Traveling With Your Pup: Jet-Set Pets

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Celebrities make traveling with pets look so easy. But is it? What does it cost? What products do you need? And is it worth the hassle?

To answer these pressing questions I enlist the help of Nikki, a 9-pound Chihuahua terrier. She's a foster dog from the Tony LaRussa Animal Rescue Foundation and she seems a willing flight companion.

First the ticket: you have to pay extra for an onboard pet, usually $60 to $125. The animal needs a Certificate of Veterinary Inspection to show that it's up to date on vaccinations and generally healthy. You get this from your vet and it's worth calling as soon as you can to get that in the works.

Next the logistics of what to carry the dog in. Carriers have changed a lot. No longer are you relegated to hard plastic crates with wire-mesh doors. Lisa Gill of Conde Nast Traveler magazine brings more than four 4 different styles of carriers (special thanks to for providing review units of the carriers).

First we looked at the classic soft-sided carrier; the Sherpa ($70). It has lots of mesh and plenty of head-room, and it fits the requirements. "All carriers must be airline approved and uncrushable, but you have to think not just about the dog's comfort but your own," Gill said. And the Sherpa was boxy and a little unwieldy for me to schlep through the airport.

The next option is the Petvoyage Trolley ($73) with both wheels and backpack straps. We also look at the bright orange Teafco Argo ($99), which is very sturdy but is a little too small for Nikki.

I settle on the Sleepy-Pod Air ($149), which is roomy and comfy inside, but the big selling point is that it can be carried by the shoulder strap or latched onto my roll-aboard bag.

Gill also advises: "Be sure to get your dog very familiar and comfortable with the crate before you go. This has to be a happy place for your pup."

On the day of travel the big jobs are to give your dog a good walk (but don't dehydrate her) and feed her at her regular times because she won't be able to eat or drink on the plane.

At the airport, I struggled to manage Nikki and all my other luggage, so a big lesson: pack light. You need to check your dog in and they need their own boarding pass to get through security and on the plane. Also, your dog in its carrier counts as one of your two pieces of carry-on luggage.

Before going through the security line, it's time to take Nikki out for her last chance to heed nature's call. Many airports now have pet-relief areas that are great for dogs headed out on long flights. But they are often located a far cry from the airport's central areas (for obvious reasons) and you really need to allocate a good 30 minutes of extra time to afford your dog a chance to go.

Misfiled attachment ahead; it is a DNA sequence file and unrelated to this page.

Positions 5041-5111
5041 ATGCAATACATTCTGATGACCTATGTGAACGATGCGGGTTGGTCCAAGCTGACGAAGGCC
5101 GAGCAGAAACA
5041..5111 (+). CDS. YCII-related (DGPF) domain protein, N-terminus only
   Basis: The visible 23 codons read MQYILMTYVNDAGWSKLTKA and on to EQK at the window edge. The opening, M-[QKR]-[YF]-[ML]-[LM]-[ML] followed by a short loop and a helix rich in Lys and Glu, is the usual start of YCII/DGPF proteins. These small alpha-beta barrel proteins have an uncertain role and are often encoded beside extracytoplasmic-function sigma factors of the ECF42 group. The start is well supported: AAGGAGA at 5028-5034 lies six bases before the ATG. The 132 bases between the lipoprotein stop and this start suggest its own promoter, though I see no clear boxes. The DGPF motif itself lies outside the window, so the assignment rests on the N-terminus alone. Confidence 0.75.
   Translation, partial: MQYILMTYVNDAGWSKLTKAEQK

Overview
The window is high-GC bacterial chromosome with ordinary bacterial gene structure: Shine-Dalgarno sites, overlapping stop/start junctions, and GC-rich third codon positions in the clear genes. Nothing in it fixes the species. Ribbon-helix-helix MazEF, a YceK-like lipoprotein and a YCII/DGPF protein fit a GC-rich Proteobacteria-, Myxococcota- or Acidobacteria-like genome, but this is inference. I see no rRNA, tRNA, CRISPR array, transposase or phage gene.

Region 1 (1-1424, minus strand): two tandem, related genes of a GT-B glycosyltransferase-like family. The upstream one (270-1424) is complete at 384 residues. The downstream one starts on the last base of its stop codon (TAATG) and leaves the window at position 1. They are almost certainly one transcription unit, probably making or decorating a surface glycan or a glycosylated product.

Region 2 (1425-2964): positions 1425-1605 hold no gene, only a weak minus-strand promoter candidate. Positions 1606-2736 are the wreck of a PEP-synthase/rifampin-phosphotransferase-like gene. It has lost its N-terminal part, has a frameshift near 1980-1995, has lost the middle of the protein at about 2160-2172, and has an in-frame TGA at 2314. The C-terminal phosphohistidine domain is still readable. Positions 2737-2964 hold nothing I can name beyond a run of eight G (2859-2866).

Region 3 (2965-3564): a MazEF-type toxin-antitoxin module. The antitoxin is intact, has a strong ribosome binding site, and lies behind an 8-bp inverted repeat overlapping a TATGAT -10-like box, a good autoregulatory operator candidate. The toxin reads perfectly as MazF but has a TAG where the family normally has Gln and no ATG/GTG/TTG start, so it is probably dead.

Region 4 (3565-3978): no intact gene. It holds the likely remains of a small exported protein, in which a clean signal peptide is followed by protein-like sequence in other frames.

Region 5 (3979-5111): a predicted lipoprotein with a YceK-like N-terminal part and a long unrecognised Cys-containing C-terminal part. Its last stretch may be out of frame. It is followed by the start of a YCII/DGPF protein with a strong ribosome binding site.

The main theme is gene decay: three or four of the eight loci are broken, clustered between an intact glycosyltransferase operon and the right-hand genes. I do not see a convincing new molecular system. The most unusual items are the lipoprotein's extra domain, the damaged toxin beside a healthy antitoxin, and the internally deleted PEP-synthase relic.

We head to security and I remember one of Gill's warnings: "Don't put the carrier with the dog in it on the conveyor belt." No problem, I can carry her through but then I notice that all the people in my line are headed for the Backscatter X-ray machine where you stand spread eagle with your hands above your head. With a dog, this could be awkward. Luckily, the TSA agent shuttles me to the traditional walk-through scanner where I can easily hold Nikki. And a bonus, her collar doesn't set off the alarm.

After security there's more of the luggage shuffling, putting items back in my roll-aboard bag, putting Nikki back in her carrier and affixing the carrier to my wheelie-bag. We make it to the plane and with the sandwich and drink I'm now holding, my hands are too full, and it's a struggle to board and get into my seat.

Nikki goes under the seat and even though I'm not supposed to take her out, I need to put her sweater on, so I wrestle the turtleneck over her head inside the partially zipped carrier.

Nikki goes under the seat and it's wheels up. This blessed dog makes not one peep the entire flight, she sleeps a little, she moves a few times, but generally she is a saint.

Once we arrive in New York, it's another shuffle with the luggage and a sprint to the doggie-relief area.

All in all, we had as pain-free of a travel experience with a pet as one could have, but the take away for me, too much hassle. I get it if you're moving or you need to transport the pet.

But I think of travel as a care-free, getaway from logistics. Travelling with pets adds more variables, more responsibilities and, for me, it's just not worth it.